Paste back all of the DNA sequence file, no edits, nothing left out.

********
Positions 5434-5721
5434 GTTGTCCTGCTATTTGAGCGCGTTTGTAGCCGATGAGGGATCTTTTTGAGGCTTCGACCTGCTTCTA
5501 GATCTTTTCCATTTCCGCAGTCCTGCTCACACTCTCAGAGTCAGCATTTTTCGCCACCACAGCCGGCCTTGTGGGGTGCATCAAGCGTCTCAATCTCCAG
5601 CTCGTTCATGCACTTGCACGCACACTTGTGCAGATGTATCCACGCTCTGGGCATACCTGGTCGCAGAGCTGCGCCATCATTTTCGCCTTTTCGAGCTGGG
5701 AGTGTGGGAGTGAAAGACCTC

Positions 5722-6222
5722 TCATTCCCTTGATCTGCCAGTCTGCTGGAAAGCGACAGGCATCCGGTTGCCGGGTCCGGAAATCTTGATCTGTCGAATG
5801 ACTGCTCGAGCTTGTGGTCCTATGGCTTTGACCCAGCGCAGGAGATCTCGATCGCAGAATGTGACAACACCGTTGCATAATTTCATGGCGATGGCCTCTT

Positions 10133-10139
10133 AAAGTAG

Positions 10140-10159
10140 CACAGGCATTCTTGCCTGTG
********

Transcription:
Positions 5434-5721
5434 GTTGTCCTGCTATTTGAGCGCGTTTGTAGCCGATGAGGGATCTTTTTGAGGCTTCGACCTGCTTCTA
5501 GATCTTTTCCATTTCCGCAGTCCTGCTCACACTCTCAGAGTCAGCATTTTTCGCCACCACAGCCGGCCTTGTGGGGTGCATCAAGCGTCTCAATCTCCAG
5601 CTCGTTCATGCACTTGCACGCACACTTGTGCAGATGTATCCACGCTCTGGGCATACCTGGTCGCAGAGCTGCGCCATCATTTTCGCCTTTTCGAGCTGGG
5701 AGTGTGGGAGTGAAAGACCTC

Positions 5722-6222
5722 TCATTCCCTTGATCTGCCAGTCTGCTGGAAAGCGACAGGCATCCGGTTGCCGGGTCCGGAAATCTTGATCTGTCGAATG
5801 ACTGCTCGAGCTTGTGGTCCTATGGCTTTGACCCAGCGCAGGAGATCTCGATCGCAGAATGTGACAACACCGTTGCATAATTTCATGGCGATGGCCTCTT

Positions 10133-10139
10133 AAAGTAG

Positions 10140-10159
10140 CACAGGCATTCTTGCCTGTG